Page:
The Gaviscon hasn't completely eradicated the reflux but has greatly improved things. She can still be a bit gurgly and grumbly, and you can see her obviously burping up something nasty now and again, which is clearly uncomfortable for her, but for the most part, she's a completely different baby. The only spell of uncontrollable crying that we get now is a 5pm-7pm window of misery - but it beats 12 hours throughout the day. The early evening thing that she's doing now makes me wonder if she's suffering from colic as well on top of the reflux, as colic tends to rear it's head at the end of the day. Despite that, I'm reluctant to get my poor baby diagnosed with a long list of possible ailments. We have to go back to the doctor to discuss her progress on the Gaviscon anyway, so I'll bring it up (no pun intended) then.
I'm so glad that someone made me aware of the possibility of silent reflux, and in a way, it's comforting to know that there's something physically wrong with Quinn, which we can treat and put right, rather than just feeling I have a fussy, unsettled, sad baby. She's an absolute joy again now and because her days are pleasant, I'm completely capable of managing that 2 hour spell in the evening with calm and confidence, because I haven't been beaten down by an unending onslaught of breastfeeding and screaming... so that helps.
Ideally I wouldn't want to medicate a four week old baby; but needs must and as a result of drug treatment she is happy, healthier and we're able to enjoy our days together again.


  1. I feel for you and can totally relate to this post. Our baby cried all of the time and hated being laid on her back, would always be swallowing back vomit in her crib etc. Unfortunately our doctor didn't take me seriously and it wasn't until a few months later when she was in hospital for something else and the doctors noticed her reflux and prescribed Gaviscon. What a lifesaver it is! Hope things get better for you x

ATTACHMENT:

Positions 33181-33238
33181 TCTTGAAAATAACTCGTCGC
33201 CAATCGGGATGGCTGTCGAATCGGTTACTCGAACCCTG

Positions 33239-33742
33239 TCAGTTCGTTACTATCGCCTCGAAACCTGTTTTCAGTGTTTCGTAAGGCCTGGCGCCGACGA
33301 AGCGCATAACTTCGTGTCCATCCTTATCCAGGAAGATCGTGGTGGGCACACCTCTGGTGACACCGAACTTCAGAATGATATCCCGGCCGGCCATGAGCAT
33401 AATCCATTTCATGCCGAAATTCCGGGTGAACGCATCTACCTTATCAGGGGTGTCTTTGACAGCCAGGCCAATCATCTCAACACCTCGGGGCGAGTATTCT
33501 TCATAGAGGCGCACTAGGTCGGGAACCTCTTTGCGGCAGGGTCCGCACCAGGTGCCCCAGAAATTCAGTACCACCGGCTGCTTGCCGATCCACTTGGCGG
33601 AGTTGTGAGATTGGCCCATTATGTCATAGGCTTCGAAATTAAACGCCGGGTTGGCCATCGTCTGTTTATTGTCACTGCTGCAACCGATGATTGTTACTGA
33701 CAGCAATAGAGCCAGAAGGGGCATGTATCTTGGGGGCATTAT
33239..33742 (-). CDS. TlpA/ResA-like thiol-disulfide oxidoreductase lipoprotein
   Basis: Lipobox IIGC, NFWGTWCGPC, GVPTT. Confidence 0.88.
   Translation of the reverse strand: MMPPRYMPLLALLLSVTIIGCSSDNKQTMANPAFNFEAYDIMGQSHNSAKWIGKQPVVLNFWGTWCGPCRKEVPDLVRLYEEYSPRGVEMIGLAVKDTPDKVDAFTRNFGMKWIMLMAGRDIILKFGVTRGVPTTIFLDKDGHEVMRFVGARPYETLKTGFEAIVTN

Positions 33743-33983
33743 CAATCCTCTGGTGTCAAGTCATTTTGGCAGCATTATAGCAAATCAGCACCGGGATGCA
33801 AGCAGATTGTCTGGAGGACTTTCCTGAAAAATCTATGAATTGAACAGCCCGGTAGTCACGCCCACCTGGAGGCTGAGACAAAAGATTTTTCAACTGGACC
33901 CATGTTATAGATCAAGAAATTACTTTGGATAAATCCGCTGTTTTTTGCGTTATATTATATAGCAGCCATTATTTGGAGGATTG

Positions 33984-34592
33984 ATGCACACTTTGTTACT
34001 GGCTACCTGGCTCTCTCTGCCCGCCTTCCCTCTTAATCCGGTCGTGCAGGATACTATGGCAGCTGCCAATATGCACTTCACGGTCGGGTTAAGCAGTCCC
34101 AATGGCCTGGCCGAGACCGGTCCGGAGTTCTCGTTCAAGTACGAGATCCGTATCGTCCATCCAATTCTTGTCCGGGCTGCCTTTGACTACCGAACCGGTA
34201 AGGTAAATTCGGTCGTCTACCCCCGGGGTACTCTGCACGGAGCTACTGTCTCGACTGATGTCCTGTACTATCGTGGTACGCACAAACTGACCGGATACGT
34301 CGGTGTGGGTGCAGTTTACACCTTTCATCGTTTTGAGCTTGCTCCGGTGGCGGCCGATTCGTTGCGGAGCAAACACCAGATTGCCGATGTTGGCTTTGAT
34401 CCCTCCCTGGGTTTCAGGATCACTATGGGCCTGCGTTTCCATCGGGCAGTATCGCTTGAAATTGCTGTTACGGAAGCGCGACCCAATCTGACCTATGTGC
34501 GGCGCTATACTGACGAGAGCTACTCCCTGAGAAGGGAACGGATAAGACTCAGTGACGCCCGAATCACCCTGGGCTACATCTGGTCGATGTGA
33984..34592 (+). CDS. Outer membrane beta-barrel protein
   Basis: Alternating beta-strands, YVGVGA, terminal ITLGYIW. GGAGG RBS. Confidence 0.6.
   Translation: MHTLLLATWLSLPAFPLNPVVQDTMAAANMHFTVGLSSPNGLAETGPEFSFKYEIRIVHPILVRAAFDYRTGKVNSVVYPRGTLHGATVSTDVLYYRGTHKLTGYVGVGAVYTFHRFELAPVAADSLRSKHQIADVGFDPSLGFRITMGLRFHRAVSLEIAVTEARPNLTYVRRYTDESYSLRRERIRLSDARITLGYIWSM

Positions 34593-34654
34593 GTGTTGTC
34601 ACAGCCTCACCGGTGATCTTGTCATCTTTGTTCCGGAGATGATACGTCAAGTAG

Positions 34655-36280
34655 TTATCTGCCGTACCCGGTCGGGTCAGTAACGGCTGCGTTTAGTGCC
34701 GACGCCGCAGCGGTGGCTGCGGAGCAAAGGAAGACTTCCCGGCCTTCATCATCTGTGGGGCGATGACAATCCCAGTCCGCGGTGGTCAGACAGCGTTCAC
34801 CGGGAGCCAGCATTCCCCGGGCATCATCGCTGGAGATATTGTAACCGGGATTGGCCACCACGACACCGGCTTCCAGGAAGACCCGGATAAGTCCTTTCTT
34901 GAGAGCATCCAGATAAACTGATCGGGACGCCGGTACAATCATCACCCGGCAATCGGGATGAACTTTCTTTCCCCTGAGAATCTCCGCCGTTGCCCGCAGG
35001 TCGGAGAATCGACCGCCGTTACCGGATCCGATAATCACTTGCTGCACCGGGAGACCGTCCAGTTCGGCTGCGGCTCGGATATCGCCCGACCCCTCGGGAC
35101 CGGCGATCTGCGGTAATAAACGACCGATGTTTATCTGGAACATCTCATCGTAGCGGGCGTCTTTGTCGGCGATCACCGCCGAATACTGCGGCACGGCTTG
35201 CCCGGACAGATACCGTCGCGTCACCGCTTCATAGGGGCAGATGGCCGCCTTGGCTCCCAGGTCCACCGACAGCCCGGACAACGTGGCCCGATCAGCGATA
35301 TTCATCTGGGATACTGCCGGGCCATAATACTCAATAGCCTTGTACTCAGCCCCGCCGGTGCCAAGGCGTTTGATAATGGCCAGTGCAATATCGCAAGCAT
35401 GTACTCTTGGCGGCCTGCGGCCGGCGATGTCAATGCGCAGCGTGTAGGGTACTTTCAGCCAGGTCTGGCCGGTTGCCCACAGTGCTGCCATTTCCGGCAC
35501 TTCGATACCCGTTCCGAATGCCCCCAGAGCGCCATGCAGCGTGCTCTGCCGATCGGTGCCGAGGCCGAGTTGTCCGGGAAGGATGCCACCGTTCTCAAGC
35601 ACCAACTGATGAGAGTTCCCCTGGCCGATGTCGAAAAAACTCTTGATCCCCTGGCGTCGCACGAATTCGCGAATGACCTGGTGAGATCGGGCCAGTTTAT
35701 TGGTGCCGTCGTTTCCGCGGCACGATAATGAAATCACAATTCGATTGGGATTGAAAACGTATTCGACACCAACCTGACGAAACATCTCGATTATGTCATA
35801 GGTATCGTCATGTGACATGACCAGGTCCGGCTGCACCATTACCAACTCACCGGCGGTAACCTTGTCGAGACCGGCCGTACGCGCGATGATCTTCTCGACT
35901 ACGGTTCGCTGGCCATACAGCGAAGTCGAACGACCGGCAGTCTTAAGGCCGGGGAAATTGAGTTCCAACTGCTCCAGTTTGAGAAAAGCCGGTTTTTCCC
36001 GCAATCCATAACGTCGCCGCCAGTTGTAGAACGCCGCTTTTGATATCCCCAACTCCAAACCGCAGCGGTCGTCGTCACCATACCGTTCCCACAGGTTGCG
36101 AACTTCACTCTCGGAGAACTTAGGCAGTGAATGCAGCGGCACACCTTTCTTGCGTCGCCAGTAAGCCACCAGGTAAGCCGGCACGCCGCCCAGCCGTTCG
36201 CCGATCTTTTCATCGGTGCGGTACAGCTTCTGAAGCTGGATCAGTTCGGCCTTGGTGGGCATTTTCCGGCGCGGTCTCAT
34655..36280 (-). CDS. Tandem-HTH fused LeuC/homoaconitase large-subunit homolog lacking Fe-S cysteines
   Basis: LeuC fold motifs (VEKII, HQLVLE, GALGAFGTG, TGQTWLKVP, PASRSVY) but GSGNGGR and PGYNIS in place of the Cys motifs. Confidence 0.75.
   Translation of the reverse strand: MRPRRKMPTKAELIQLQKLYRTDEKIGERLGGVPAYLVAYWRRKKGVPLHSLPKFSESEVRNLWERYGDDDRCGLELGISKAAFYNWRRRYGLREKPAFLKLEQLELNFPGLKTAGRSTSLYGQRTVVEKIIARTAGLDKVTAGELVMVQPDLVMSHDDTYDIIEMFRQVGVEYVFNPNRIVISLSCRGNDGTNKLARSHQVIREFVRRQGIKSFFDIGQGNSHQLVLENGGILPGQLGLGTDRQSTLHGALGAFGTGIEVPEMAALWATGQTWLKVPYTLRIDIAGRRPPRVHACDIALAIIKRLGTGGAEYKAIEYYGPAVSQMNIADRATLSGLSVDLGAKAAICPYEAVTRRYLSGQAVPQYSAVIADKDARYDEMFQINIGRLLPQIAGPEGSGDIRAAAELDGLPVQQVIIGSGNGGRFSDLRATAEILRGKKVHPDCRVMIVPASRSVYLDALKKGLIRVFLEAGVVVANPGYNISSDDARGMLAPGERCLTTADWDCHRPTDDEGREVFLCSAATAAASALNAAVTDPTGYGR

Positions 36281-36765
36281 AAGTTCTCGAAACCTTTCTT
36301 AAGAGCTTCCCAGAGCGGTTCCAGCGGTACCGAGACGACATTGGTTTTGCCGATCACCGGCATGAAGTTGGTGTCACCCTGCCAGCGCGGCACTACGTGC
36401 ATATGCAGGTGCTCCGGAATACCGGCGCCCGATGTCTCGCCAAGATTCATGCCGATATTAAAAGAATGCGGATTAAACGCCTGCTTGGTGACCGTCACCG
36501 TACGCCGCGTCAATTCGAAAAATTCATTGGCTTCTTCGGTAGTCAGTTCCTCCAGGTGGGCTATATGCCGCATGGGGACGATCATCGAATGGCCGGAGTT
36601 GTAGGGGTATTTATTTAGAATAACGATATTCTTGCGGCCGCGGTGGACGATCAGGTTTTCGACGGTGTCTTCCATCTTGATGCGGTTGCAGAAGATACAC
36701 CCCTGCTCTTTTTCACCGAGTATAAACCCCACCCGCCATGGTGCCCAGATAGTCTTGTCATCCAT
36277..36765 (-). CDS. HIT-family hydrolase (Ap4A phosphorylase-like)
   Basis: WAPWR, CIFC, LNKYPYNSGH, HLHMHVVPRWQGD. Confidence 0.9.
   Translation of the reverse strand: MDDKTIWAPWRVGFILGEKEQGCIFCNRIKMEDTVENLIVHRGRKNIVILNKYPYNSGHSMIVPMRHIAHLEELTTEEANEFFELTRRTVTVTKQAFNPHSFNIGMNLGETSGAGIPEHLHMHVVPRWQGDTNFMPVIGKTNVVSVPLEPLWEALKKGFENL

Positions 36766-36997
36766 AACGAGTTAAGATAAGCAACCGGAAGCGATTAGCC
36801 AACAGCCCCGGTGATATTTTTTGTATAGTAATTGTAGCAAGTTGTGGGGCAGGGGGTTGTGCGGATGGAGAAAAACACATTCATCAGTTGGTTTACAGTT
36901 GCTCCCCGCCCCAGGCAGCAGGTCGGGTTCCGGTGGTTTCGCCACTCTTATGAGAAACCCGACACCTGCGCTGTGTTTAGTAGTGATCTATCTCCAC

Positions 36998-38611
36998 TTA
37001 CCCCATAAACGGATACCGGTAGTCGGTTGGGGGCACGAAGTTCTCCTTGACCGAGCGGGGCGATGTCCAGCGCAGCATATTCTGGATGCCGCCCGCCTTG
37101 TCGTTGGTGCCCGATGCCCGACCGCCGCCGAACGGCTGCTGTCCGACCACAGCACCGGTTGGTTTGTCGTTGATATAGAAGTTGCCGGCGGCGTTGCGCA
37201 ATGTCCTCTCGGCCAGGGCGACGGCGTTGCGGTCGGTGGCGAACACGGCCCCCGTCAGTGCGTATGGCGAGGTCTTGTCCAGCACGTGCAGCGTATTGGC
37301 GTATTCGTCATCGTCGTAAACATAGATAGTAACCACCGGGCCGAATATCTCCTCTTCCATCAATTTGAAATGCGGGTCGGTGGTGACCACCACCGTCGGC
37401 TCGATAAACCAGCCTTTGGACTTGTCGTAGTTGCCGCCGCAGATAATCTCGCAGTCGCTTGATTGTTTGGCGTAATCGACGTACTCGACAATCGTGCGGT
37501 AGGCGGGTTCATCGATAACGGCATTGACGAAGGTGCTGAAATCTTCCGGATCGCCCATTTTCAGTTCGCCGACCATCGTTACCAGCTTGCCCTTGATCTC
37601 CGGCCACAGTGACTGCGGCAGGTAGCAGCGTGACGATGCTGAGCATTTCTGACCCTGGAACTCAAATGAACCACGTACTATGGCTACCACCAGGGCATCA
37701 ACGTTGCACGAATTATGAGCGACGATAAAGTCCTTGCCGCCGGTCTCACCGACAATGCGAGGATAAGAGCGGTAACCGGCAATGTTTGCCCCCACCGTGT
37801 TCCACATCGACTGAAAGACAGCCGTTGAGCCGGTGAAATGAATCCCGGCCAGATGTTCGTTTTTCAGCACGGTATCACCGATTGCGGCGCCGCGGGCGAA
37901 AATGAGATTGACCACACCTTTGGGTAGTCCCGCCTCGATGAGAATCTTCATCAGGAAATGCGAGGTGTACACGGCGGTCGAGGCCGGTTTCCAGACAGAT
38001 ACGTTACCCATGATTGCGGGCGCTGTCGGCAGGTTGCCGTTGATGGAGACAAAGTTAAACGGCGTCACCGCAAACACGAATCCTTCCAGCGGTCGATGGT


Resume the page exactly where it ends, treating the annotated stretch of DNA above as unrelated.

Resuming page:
2. My son also has silent reflux - it took us about 6 six weeks from him been born to work out what was wrong and once we got the right medication like you, it was like having a different baby. I'm glad you managed to get an early diagnosis and hopefully the Gaviscon will be all you need. I now have a one week old baby as well and so far he doesn't seem to have any signs of reflux so I'm hoping we've avoided it this time.

  3. Anonymous24/8/15 11:33

    Both my sons had silent reflux, with my first it took a while to diagnose. The second was much easier as I knew what to look for. Hope that you can get the medicine right and it all settles down quickly.
    #maternitymonday #mummymondays

  4. So glad you've found something that has helped, you must be so relieved! Reading that list Parker does display many of these signs too, but doesn't scream constantly. I can see why it's so hard to confuse silent reflux with other things such as wind and colic which is what we're sure Parker has xx

  5. to be honest i nearly started crying reading this. It brings back so many memorys. We didnt get diagnosed untill 9 months and after a mixture of medication settled on Omneproazle (sp)

  6. I self diagnosed g with silent reflux. I couldn't breast feed in the end so changed his formula to comfort milk. Even now at 7 months he still eats much more than you would expect.
    I hope you get it sorted. Thanks for linking up with #maternitymondays